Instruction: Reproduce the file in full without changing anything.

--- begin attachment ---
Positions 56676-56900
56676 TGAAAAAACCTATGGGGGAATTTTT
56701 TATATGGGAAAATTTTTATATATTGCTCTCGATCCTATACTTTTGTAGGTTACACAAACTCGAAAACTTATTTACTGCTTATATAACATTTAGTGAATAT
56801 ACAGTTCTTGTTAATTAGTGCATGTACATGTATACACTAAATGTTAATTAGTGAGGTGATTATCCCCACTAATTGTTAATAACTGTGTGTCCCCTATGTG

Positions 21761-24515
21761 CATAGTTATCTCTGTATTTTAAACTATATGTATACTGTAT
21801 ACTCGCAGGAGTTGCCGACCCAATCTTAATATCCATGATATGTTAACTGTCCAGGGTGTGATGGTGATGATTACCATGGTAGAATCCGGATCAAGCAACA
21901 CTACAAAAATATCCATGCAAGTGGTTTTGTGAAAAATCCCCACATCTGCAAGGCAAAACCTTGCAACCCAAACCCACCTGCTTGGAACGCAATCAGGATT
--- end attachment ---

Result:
Positions 56676-56900
56676 TGAAAAAACCTATGGGGGAATTTTT
56701 TATATGGGAAAATTTTTATATATTGCTCTCGATCCTATACTTTTGTAGGTTACACAAACTCGAAAACTTATTTACTGCTTATATAACATTTAGTGAATAT
56801 ACAGTTCTTGTTAATTAGTGCATGTACATGTATACACTAAATGTTAATTAGTGAGGTGATTATCCCCACTAATTGTTAATAACTGTGTGTCCCCTATGTG

Positions 21761-24515
21761 CATAGTTATCTCTGTATTTTAAACTATATGTATACTGTAT
21801 ACTCGCAGGAGTTGCCGACCCAATCTTAATATCCATGATATGTTAACTGTCCAGGGTGTGATGGTGATGATTACCATGGTAGAATCCGGATCAAGCAACA
21901 CTACAAAAATATCCATGCAAGTGGTTTTGTGAAAAATCCCCACATCTGCAAGGCAAAACCTTGCAACCCAAACCCACCTGCTTGGAACGCAATCAGGATT